Ray performed and/or recorded with many of the top names in jazz, including Nat Adderley, Ruby Braff, Buddy DeFranco, Freddie Hubbard, James Moody, David Sanborn, Woody Shaw, and Sonny Stitt. He recorded more than one hundred albums, not only in the field of jazz but in various other musical genres. Ray lived in New York City where he was active as a pianist, composer, and arranger, working with performers as diverse as Christina Aguilera and Maureen McGovern, for whom he also served as musical director.

His compositions have been featured on numerous recordings including the soundtracks of two motion pictures. He composed and performed the music for the off Broadway show Bill W. and Dr. Bob, which opened at the New World Stages in March of 2007. Ray was a featured guest artist on Marian McPartland’s NPR program Piano Jazz and contributed commentary on the music of Harry Warren on NPR’s Fresh Air program. He appeared with many major orchestras throughout the country, including The Atlanta Symphony Orchestra and the Boston Pops, and made numerous television appearances on The Tonight Show, Conan O’Brien, and Late Nite with David Letterman.

Ray has recorded 12 CDs with his trio, with several dedicated to the composers of the great popular standards including The Ray Kennedy Trio Plays The Music Of Cole Porter and The Ray Kennedy Trio Plays The Music Of Arthur Schwartz. Another CD entitled Mozart in Jazz was recorded for and released in Japan and went to #1 on the jazz chart. It also received a Gold Disc award for artistic excellence from the country’s leading jazz magazine, Swing Journal. Ray has performed in concerts and jazz festivals in twenty-one different countries throughout the world. His career tragically cut short by a rare and extremely debilitating form of Multiple Sclerosis.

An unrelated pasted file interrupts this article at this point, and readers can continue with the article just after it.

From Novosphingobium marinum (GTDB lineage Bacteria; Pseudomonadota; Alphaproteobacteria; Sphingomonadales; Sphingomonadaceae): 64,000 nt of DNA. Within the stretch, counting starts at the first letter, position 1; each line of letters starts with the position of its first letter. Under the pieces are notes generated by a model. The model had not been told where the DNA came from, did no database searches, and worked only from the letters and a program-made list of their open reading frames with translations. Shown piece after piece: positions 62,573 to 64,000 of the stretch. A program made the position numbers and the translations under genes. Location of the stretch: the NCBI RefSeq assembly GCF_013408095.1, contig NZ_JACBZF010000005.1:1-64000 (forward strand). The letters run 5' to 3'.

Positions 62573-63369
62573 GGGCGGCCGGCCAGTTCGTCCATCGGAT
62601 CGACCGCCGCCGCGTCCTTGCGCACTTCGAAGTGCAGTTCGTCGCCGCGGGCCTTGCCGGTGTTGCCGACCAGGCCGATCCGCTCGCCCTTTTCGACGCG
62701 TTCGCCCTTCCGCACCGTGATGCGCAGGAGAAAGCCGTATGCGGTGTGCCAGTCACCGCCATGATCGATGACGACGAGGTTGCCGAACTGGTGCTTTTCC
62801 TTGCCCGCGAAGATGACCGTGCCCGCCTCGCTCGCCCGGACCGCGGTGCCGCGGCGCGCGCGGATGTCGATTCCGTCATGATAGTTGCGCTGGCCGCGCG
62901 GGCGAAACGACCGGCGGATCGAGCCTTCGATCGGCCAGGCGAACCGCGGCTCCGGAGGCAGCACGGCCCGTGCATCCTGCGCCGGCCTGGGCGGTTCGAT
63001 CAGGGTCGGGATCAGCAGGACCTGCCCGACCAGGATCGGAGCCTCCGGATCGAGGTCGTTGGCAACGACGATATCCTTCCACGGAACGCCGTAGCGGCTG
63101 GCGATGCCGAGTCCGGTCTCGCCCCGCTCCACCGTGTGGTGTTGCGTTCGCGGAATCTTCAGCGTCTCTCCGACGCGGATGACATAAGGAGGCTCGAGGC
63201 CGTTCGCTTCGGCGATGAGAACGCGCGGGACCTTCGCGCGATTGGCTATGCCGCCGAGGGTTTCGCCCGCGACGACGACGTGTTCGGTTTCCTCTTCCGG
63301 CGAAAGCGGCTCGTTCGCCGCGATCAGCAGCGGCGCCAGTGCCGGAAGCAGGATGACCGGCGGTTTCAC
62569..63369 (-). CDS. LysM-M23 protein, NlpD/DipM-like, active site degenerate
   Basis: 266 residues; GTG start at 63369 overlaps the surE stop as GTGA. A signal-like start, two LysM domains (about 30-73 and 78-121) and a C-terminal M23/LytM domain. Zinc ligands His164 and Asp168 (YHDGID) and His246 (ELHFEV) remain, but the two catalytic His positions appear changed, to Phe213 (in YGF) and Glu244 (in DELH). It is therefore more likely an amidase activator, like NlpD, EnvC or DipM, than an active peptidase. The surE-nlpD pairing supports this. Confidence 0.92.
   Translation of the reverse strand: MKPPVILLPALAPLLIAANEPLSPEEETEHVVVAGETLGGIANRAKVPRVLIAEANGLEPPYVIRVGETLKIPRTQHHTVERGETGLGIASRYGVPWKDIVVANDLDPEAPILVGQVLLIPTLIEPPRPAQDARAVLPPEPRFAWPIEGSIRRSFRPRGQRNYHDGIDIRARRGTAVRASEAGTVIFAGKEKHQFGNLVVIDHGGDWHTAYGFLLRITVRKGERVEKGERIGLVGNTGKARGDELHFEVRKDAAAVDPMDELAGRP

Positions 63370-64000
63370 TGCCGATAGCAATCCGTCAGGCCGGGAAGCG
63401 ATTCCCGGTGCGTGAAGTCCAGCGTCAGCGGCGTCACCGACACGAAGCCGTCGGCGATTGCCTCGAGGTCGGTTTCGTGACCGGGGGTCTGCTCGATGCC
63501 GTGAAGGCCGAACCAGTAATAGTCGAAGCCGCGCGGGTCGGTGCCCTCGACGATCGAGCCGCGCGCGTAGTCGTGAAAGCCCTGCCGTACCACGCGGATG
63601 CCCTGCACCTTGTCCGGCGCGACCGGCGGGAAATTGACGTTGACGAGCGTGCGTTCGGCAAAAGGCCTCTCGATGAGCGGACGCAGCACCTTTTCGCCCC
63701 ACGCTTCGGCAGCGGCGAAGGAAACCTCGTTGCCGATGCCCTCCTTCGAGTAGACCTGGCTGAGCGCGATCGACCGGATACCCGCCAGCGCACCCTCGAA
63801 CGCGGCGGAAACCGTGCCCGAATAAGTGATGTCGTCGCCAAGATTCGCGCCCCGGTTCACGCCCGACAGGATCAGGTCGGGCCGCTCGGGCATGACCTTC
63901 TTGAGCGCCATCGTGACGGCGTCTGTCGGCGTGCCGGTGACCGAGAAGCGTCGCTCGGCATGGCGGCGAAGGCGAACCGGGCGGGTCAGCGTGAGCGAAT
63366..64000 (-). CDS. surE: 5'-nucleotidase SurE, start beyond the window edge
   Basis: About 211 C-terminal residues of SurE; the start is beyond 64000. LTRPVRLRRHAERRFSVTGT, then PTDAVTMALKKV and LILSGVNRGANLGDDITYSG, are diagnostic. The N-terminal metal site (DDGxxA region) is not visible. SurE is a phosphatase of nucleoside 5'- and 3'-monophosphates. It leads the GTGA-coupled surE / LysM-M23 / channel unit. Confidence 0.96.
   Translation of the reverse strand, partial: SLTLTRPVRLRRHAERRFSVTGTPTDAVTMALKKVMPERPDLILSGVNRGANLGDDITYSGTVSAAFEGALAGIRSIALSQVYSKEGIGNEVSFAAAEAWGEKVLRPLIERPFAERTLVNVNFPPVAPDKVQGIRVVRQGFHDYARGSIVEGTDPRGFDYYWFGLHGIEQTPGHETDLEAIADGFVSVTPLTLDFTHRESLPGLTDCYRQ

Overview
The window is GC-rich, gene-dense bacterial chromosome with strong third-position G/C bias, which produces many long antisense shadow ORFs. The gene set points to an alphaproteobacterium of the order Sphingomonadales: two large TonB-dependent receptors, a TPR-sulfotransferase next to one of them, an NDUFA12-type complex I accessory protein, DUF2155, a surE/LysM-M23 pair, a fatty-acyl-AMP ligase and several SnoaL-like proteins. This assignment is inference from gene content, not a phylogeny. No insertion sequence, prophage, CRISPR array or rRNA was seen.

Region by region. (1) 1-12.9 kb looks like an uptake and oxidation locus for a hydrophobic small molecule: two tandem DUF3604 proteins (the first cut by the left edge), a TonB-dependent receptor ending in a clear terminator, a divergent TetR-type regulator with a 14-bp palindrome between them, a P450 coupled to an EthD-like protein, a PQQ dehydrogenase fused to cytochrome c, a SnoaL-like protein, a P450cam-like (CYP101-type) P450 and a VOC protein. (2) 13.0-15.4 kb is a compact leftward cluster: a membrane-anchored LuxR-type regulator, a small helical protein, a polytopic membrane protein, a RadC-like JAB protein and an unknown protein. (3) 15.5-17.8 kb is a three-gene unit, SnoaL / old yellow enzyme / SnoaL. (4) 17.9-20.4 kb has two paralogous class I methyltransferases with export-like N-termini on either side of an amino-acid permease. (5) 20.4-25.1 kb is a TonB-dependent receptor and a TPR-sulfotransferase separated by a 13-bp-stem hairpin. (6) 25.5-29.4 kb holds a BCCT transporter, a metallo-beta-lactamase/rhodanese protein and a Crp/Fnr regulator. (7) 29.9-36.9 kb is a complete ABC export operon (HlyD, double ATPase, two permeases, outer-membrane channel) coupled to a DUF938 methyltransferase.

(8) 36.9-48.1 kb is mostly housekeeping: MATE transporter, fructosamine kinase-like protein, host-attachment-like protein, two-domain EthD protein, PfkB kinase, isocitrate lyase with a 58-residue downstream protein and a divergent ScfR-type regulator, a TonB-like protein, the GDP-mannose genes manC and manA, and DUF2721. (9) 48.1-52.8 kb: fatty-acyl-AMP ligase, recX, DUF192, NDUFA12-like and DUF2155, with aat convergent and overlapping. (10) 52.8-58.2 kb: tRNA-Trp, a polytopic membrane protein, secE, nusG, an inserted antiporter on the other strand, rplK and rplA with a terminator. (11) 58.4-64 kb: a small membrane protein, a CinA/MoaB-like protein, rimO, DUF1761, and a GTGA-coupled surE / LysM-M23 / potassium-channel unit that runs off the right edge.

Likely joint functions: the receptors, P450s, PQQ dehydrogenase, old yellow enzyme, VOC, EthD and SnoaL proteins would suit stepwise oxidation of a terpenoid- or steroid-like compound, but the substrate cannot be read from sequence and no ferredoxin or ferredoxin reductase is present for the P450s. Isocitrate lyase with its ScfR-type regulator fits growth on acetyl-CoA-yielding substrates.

Ray was a wonderful man and an amazing musician—he brought joy to so many lives and the world feels a lot emptier without him here.

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At Peace

The tragedy that has struck the entertainment world this week is certainly staggering.  We, like the world, were so stunned and saddened to hear about the death of the remarkable Robin Williams.  He was such a delight and brought the world so much happiness and laughter.  His tragic death seems all the more paradoxical—but it certainly highlights the struggles and loneliness that anyone can have. 

Thank you for everything, Mr. Williams, we hope that you are now at peace.